When it comes to compressed air efficiency, there are usually more questions than answers. Compressed air systems consume a big chunk of the electrical energy in a typical industrial facility, yet often they receive very little attention, unless something goes wrong. This article discusses six questions you need to answer regularly to keep your compressed air system running efficiently and trouble-free.
To answer these questions, you’ll need to use some type of measurement system to monitor your compressed air system. Best-in-class compressed air systems have permanently installed measurement systems (see Figure 1) that can help you know all there is to know about your compressed air system efficiency with a few clicks of your mouse
How efficient is your system?
Efficiency is a measure of how well a system is producing output as compared with the input. With compressed air, there’s an energy input to the compressors and dryers and a flow output at a specific pressure coming out the discharge pipe. A common way to measure compressed air energy efficiency is to measure the amount of power that goes into a compressed air system per given flow of compressed air out. This is called specific power and is usually expressed as kilowatts per 100 cubic feet.
Equipment manufacturers publish air-compressor and sometimes air-dryer power ratings in a format specified by the Compressed Air and Gas Institute (CAGI, www.cagi.org). This format helps buyers of compressed air components make better choices in the efficiency of the equipment they purchase. Calculating the specific power level of your system and comparing this with the equipment ratings can also help you make better choices on how to operate your system..
Can you answer the question, “How efficient is my system?” Most system operators can’t, so have a look at your compressors to find out why not. The search for energy-related metering devices usually ends in failure. Energy or flow metering is not typically something that comes with an air compressor or dryer; it has to be added by the system owner..
As an example of the usefulness of measurement, a food products manufacturer recently had its system power and flow measured by an auditor who placed temporary metering equipment on the compressed air system. The power input to the air compressors was measured at 16.4 kW average, and the flow output was found to be 13 cfm. The rated specific power of the air compressor at its best efficiency point is 20 kW/cfm, but if we do some calculations we can see this the actual system specific power calculates 126 kW/100 cfm, more than 6 times the rating.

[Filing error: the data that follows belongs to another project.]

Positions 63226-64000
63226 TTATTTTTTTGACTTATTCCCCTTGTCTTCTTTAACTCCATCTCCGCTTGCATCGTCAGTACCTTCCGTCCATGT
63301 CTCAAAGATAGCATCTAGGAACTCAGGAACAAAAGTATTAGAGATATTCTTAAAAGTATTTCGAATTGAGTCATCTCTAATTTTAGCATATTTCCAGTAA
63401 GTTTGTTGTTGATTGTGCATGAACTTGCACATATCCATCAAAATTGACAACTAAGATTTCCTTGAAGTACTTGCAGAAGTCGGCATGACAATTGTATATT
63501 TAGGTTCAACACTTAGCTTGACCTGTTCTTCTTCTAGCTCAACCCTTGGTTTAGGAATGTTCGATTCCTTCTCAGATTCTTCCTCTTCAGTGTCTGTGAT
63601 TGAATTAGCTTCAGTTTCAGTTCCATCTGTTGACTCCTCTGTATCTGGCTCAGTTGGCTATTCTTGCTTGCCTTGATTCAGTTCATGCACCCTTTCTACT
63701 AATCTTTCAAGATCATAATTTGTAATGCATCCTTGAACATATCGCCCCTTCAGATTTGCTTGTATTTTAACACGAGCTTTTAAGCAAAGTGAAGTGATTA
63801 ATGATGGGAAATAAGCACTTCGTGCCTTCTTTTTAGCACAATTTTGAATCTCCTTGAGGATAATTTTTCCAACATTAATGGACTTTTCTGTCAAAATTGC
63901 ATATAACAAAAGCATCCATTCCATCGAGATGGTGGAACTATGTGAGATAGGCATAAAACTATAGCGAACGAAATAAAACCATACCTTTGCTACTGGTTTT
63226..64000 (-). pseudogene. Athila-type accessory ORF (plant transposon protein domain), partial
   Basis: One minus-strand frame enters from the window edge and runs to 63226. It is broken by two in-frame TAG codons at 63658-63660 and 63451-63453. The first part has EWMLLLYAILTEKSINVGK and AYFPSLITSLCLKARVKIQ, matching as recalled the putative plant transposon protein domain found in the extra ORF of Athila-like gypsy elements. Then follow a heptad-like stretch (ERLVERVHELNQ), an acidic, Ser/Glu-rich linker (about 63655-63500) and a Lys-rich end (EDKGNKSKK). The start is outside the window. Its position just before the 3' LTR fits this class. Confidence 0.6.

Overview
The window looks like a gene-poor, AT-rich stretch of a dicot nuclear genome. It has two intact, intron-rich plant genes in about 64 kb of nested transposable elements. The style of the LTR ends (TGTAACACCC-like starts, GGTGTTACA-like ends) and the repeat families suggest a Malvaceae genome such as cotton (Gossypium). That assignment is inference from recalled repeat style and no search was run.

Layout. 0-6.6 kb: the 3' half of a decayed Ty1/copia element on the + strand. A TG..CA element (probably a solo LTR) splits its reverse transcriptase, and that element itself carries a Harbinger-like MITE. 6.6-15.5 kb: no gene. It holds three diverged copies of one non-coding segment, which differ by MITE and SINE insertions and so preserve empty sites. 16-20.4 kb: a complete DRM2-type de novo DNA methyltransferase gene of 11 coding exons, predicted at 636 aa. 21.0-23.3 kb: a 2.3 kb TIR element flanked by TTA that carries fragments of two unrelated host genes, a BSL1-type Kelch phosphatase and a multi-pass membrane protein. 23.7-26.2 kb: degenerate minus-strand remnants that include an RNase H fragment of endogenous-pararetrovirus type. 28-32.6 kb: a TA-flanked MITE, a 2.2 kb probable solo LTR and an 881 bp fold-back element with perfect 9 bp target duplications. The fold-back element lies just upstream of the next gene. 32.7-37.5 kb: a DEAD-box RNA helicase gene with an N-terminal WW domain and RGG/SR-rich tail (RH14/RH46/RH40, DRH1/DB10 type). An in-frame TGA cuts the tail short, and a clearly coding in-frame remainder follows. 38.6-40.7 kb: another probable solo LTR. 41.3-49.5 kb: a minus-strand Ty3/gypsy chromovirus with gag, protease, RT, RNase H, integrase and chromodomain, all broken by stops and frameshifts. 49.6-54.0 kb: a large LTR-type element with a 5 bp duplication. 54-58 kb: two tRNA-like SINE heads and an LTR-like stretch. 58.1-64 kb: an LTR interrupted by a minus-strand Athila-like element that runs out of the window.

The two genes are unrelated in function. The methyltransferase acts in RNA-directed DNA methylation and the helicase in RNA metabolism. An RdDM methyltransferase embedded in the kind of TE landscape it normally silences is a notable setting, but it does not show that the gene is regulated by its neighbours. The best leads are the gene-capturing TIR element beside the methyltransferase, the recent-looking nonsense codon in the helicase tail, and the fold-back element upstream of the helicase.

Something was definitely wrong with this system, but the system owner was unaware until some measurements were done. At first the cause of this problem was thought to be the compressor, but it was not; the real cause of this problem is discussed at the end of the article.
How stable is your pressure?
If asked to choose between good system efficiency and stable pressure, most system operators would choose pressure. This is the compressed air production equipment’s job: to produce a constant uninterrupted supply of clean, dry compressed air at an adequate pressure. But how stable is your pressure? Do you know? Most system operators can’t answer this question and simply use a tried-and-true low pressure detection method – the phone.
When their customers experience low pressure, the customers call and complain, and then the operator goes to the compressor room to jack up the pressure, and the system is left to run at this higher pressure permanently. This increase in pressure makes all the running compressors use 1% more power for every 2 psi increase in discharge pressure. It also increases the flow, because higher pressure makes any unregulated uses of compressed air consume more. This increases the compressor power consumption even more.
In best-in-class systems, the operators don’t have to choose between good efficiency and stable pressure. Operators will know immediately if there are pressure issues, and will be able to detect when and why they have occurred. To do this, some pressure monitors must be installed at various important locations on the system. These monitors should be recorded or logged at intervals fast enough so that system problems can be detected and corrected, without jacking up the system pressure.
In our previous example, the food processing company was experiencing transient pressure problems and had already turned up the compressor as high as they dared, yet the pressure problems were still occurring (see Figure 2). Placing pressure monitors at the compressor discharge, after the air dryer, and at the main compressor room outlet to the plant showed that this plant was indeed experiencing pressure problems, but it was not the fault of the compressor. Again, the operator was unaware of this issue, which was causing intermittent production issues that were being blamed on the production machines.
Are the compressors operating correctly?